When Sell-Side Analysts Meet High-Volatility Stocks: An Alternative Explanation for the Low-Volatility Puzzle

Journal Of Investment Management (JOIM), Second Quarter 2013

Posted: 15 Jun 2013

See all articles by Jason C. Hsu

Jason C. Hsu

Rayliant Global Advisors; Research Affiliates, LLC; University of California, Los Angeles - Anderson School of Business

Hideaki Kudoh

Nomura Asset Management Co., Ltd. (NAM)

Toru Yamada

Nomura Holdings, Inc. (NHI) - Nomura Asset Management Co., Ltd. (NAM)

Multiple version iconThere are 2 versions of this paper

Date Written: June 14, 2013

Abstract

Using a global equity dataset that includes emerging markets, we confirm that high-volatility stocks tend to deliver low average returns; this effect is robust to adjustments for for country and style factors. We also show that sell-side analysts earnings growth forecasts for high-volatility stocks are more biased. It is well-known that sell-side analysts are predictably optimistic; however, the relationship between the degree of optimism and a stocks volatility has not been documented before. We hypothesize that analysts inflate earnings forecasts more aggressively for volatile stocks, in part because the inflation would be more difficult for investors to detect. Because investors are known to overreact to analyst forecasts (under-adjust to analyst bias), this contributes to systematic overvaluation and low returns for high-volatility stocks. Additionally, we find sell-side analysts research informative despite the biases; stocks that have high forward E/P ratios based on analyst earnings forecasts tend to outperform and produce significantly positive FamaFrench alphas. This evidence rejects the cynical view of some in our industry that sell-side analysts are unskilled. More interestingly, we find high forward E/P stocks also exhibit high analyst bias, which supports an interpretation that analysts are more willing to inflate earnings forecasts for stocks that they believe are likely to deliver high returns or for which their inflated forecasts are likely to do no harm.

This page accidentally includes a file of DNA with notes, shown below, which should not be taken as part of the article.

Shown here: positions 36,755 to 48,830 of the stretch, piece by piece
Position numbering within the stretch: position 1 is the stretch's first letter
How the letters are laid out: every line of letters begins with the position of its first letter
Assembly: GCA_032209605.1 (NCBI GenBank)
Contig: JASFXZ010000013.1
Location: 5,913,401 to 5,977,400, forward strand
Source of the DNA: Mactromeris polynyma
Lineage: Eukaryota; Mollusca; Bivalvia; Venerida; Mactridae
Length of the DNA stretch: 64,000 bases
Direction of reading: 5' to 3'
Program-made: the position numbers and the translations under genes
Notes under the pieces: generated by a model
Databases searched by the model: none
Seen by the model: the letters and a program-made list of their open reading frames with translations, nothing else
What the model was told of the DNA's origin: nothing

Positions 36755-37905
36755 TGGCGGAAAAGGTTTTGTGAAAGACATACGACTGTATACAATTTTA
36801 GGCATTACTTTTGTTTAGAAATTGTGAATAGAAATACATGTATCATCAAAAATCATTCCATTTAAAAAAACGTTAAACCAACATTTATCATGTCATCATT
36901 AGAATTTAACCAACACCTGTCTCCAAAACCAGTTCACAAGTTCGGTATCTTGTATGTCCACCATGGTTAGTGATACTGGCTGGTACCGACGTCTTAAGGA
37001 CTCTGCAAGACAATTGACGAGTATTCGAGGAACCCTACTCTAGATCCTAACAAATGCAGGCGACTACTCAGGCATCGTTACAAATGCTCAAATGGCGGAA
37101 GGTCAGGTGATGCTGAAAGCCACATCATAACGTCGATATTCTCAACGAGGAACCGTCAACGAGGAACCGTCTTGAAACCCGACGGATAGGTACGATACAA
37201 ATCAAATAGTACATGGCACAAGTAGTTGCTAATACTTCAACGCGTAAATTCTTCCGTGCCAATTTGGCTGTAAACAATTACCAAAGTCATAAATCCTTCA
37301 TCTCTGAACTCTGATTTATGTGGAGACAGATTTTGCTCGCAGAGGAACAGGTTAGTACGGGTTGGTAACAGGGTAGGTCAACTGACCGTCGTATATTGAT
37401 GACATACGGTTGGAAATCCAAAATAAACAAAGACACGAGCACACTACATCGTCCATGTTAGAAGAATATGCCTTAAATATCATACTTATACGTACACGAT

Keywords: Analyst forecast bias, low volatility puzzle

JEL Classification: G00

Suggested Citation

Hsu, Jason C. and Kudoh, Hideaki and Yamada, Toru, When Sell-Side Analysts Meet High-Volatility Stocks: An Alternative Explanation for the Low-Volatility Puzzle (June 14, 2013). Journal Of Investment Management (JOIM), Second Quarter 2013. Available at SSRN: https://ssrn.com/abstract=2279594

Jason C. Hsu (Contact Author)

Rayliant Global Advisors ( email )

Hong Kong

Research Affiliates, LLC ( email )

620 Newport Center Dr
Suite 900
Newport Beach, CA 92660
United States

HOME PAGE: http://www.jasonhsu.org

University of California, Los Angeles - Anderson School of Business

110 Westwood Plaza
Los Angeles, CA 90095-1481
United States

Hideaki Kudoh

Nomura Asset Management Co., Ltd. (NAM) ( email )

Dai-ichi Edobashi Building
1-11-1, Nihonbashi, Chuo-ku
Tokyo, 103-8260
Japan

HOME PAGE: http://www.nomura-am.co.jp/

Toru Yamada

Nomura Holdings, Inc. (NHI) - Nomura Asset Management Co., Ltd. (NAM) ( email )

Japan

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